Demand for travel nurses skyrocketed during the pandemic.
Not surprisingly, the hourly rates of pay for this labor resource increased just as fast. Many hospitals watched core staff leave for these lucrative opportunities, contributing further to staffing shortages and vacancies. A number of these nurses, however, didn’t opt for the typical long-distance travel assignments. Rather, they stayed and traveled in their local market. (most employers have policies that prevent this, such as a minimum miles from place of residence) Facing burnout and consistently short-staffed shifts, these nurses readily traded their stability and loyalty to the hospital and their team for flexible travel roles, aka gig roles. As hospital leaders deal with increased vacancy rates and seek ways to retain their core staff, the big question still remains: How do you acknowledge the gig mentality and stay ahead of this trend?
Our CNE at Prolucent Health, Carol Bradley, wrote a post recently titled “The Loyalty Gap in Healthcare”. With her decades of nurse leadership experience, Carol understands that earning loyalty is an “essential asset” in a healthy work environment.
“As a nurse executive, I have always believed that if we created a respectful and professionally satisfying work environment and took care of nurses in ways that matter, those same nurses would always be there to take great care of our patients. I was never disappointed.”
Hospital leaders, as well, have recognized the need to rebuild loyalty after the damaging impact of the past few years. We all witnessed the toll the pandemic took on frontline workers. Yet, as noted in Carol’s post, the value proposition of loyalty is different today and must be redefined to engage and influence today’s nurses. Providing pay raises, “loyalty pay”, or offering better benefits is a more traditional approach to preventing turnover. A report from Oliver Wyman, however, shows that nurses are often seeking alternative offerings and reasons to stay. In fact, the report indicates those who were surveyed “…ranked attention to their mental health and a focus on work-life balance as their top worries for working in healthcare rather than adequate pay or benefits”. Specifically, they want more control of their career, saying “…work-life balance, emotional demands, and flexible scheduling as key drivers in why they would consider leaving their organization.” It is clear that offering flexibility is paramount.
Flexibility is the New Currency
Flexible working options for nurses are not new. From self-scheduling to tailored schedules that fit childcare needs or school demands, hospitals have long used creative solutions to address the scheduling needs of their workforce. Empowering nurses to be more involved in their schedules demonstrates a commitment from leadership and is an important step in creating a culture of respect. Further, reports have shown that nurses who have higher levels of job satisfaction are more likely to remain employed with their current healthcare organization.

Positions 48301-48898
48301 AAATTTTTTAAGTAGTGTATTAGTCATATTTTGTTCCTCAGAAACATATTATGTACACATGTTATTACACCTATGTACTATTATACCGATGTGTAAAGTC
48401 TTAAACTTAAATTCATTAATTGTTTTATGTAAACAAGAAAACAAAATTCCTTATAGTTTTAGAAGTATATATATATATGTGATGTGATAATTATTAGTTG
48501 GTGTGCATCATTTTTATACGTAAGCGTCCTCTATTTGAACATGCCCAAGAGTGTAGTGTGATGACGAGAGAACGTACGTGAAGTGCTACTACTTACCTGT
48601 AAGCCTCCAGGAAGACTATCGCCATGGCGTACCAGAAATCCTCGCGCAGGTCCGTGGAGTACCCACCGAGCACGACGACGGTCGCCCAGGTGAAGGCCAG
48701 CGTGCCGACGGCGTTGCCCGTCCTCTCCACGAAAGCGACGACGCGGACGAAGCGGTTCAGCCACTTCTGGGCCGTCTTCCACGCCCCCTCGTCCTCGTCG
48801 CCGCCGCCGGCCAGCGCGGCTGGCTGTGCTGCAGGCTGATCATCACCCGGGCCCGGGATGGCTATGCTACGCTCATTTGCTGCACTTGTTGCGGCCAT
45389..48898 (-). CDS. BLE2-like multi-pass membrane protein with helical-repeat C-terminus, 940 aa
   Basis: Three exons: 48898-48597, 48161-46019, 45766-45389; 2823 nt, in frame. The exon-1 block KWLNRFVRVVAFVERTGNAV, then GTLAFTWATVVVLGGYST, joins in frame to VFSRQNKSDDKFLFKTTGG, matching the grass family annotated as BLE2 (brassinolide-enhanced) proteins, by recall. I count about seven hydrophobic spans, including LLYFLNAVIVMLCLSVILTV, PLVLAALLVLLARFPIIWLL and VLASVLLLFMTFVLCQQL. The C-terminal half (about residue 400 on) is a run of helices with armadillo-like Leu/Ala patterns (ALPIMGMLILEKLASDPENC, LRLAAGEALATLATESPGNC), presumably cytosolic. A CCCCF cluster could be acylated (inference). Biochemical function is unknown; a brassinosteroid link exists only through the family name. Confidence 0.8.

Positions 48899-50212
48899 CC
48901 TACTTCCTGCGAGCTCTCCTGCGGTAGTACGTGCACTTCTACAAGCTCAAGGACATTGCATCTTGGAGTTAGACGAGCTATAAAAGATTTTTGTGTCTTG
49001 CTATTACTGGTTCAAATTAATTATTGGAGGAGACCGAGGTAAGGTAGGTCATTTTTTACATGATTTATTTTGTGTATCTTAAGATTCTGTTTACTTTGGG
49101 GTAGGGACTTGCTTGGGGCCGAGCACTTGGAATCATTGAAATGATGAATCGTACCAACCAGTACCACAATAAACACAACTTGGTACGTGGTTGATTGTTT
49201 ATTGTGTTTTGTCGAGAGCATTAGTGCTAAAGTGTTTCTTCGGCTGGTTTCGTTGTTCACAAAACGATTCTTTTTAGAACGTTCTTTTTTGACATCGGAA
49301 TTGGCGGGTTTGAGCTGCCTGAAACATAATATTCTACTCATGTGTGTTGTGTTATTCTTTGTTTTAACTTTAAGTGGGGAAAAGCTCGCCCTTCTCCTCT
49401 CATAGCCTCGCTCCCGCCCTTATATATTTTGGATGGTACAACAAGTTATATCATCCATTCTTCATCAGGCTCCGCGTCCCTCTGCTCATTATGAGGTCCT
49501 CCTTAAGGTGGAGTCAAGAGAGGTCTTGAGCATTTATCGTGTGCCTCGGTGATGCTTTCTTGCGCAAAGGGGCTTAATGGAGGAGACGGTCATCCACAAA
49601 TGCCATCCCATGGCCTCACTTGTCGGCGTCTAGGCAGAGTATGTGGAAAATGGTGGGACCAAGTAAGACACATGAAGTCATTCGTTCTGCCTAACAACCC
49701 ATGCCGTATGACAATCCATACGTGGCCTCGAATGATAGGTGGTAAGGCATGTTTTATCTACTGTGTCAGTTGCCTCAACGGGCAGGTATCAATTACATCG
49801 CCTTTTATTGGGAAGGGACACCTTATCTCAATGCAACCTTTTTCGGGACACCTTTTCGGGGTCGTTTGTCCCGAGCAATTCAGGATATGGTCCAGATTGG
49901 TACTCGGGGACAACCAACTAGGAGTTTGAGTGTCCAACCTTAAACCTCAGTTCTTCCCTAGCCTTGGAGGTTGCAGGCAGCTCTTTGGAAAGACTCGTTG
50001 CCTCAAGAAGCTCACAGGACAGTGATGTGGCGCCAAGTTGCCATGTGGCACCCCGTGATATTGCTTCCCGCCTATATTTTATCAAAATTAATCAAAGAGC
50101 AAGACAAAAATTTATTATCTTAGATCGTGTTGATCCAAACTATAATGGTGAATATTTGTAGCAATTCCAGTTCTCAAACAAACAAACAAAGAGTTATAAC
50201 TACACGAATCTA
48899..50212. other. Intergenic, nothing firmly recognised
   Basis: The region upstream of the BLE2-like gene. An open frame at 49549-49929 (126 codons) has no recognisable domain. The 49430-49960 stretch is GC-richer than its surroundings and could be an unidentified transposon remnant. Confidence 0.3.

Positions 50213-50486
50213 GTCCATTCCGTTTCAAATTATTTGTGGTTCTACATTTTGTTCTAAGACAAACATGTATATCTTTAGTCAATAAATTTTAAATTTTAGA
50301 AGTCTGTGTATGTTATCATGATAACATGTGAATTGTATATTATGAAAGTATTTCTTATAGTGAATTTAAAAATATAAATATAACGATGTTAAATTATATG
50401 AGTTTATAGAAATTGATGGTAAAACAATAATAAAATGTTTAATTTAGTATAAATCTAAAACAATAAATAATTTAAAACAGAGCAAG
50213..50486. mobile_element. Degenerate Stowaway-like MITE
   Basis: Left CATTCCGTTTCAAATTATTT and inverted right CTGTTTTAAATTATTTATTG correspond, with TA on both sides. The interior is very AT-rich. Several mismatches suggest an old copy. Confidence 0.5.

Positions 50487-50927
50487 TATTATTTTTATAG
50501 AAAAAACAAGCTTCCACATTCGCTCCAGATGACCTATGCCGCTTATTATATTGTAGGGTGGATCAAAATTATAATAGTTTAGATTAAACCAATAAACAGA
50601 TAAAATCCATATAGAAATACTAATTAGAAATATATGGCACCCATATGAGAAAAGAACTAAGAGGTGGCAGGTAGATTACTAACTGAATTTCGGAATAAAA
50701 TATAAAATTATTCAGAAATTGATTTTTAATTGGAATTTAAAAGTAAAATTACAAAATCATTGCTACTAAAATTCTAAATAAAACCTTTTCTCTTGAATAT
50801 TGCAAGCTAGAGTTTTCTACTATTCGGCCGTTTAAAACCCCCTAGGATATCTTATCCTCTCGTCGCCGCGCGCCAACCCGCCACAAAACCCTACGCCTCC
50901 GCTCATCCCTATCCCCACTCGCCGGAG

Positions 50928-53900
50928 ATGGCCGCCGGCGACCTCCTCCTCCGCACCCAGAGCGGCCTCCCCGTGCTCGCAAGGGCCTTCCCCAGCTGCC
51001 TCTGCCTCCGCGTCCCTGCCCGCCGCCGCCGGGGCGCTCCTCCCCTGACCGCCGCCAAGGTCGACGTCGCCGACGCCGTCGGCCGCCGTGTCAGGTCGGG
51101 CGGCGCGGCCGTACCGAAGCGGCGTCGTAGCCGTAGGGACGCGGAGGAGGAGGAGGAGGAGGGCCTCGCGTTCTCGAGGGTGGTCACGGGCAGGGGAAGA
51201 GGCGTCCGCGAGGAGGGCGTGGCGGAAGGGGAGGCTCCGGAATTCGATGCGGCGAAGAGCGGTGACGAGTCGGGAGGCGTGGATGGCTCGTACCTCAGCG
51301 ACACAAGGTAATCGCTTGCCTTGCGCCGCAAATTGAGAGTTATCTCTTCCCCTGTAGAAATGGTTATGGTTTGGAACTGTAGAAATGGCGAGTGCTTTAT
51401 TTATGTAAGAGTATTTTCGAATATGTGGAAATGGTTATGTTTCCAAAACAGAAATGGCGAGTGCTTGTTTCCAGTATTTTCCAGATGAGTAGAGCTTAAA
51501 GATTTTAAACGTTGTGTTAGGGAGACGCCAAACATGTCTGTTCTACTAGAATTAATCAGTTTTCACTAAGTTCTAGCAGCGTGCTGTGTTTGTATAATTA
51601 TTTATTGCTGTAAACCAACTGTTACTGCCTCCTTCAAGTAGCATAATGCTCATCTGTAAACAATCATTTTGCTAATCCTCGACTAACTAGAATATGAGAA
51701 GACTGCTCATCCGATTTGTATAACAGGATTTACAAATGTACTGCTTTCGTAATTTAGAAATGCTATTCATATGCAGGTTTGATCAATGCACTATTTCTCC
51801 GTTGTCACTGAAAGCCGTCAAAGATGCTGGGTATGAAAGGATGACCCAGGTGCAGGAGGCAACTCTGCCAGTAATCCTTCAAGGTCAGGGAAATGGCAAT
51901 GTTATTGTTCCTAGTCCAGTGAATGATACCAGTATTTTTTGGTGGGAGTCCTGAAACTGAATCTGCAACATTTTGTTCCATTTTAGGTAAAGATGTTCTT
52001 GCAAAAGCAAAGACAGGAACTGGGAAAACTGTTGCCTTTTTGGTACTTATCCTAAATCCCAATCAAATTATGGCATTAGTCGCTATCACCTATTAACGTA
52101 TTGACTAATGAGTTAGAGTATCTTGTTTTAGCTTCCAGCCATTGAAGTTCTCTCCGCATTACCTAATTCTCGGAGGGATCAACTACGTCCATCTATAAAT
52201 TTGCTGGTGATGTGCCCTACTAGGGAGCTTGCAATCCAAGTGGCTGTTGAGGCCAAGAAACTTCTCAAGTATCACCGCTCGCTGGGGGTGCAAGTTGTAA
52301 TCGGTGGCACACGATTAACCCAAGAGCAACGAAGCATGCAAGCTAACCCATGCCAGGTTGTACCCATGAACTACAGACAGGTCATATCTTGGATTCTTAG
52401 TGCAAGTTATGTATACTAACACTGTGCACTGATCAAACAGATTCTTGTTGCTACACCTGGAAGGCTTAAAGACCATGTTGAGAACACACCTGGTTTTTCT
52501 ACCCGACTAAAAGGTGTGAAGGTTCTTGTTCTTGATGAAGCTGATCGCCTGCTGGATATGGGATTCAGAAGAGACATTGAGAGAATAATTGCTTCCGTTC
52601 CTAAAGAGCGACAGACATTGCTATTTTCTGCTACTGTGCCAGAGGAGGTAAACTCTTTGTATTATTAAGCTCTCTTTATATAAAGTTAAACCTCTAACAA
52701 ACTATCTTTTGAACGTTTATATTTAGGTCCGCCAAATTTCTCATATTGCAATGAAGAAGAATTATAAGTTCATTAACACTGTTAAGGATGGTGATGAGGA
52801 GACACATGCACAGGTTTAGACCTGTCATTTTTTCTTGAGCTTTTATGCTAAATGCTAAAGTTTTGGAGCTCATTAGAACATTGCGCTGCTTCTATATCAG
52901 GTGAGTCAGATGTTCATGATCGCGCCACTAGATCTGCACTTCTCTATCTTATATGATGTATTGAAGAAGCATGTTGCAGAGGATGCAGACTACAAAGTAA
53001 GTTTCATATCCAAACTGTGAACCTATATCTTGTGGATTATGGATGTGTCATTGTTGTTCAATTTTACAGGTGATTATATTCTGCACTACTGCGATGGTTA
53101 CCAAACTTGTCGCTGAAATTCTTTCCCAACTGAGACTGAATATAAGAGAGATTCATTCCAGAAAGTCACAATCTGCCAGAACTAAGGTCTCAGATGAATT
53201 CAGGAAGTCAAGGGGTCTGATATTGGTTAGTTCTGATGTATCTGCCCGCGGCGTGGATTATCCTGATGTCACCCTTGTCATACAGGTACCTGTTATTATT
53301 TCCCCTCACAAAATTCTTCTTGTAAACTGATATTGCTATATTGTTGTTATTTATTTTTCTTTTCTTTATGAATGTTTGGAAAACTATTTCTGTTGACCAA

The pandemic along with the rise of the gig role, however, has forced leaders to pivot from the typical flexible offerings to find new strategies and staffing models that embrace the needs of today’s evolving workforce. Offering an internal travel program is one such option. An in-house program that offers the flexible schedules nurses desire along with potentially higher wages can be an extremely effective way to compete with the gig worker role. Whether it’s local, regional, or at the enterprise level of the health system, nurses can enjoy short-term assignments of their choice along with a schedule that best suits their lifestyle, all while maintaining the advantages of being employed by the health system. And while it is an impactful solution in stabilizing core staff, it is also a crucial step in regaining control of labor costs. Using their own staff, hospital leaders are able to take a proactive approach to vacancies and staffing needs rather than a costly, reactive one utilizing 3rd-party labor.
Offering Flexibility Comes with Challenges
Implementing an internal agency, however, is not without its challenges. The complexity of building, deploying, and managing this type of resource can be significant. To ensure it drives the intended benefits, consideration must be given to the structure, the technology to support it, and the services and expertise necessary to manage it successfully. Developing a successful internal agency requires an exploration of many important variables:
- Pay incentive
- Getting buy-in
- Level of experience and competency management
- Operational logistics
Other factors to consider include the implementation and ongoing management of this resource. Some health systems build it and own it; others fully outsource it. (Prolucent is unique in that we can build it and you can own it. Your success is our success.) Regardless of your approach, developing a flexible workforce model to best meet the needs of your organization and your staff has become essential and is a significant first step in rebuilding loyalty, improving retention, and giving you back control of the labor in your own market.
Prolucent brings a new approach to workforce management. We partner with health systems to build sustainable end-to-end solutions in alignment with your workforce goals. Our AI-driven technology and custom services help you secure the workforce you need for today and the future.
We are reimagining how health systems build a future-ready workforce.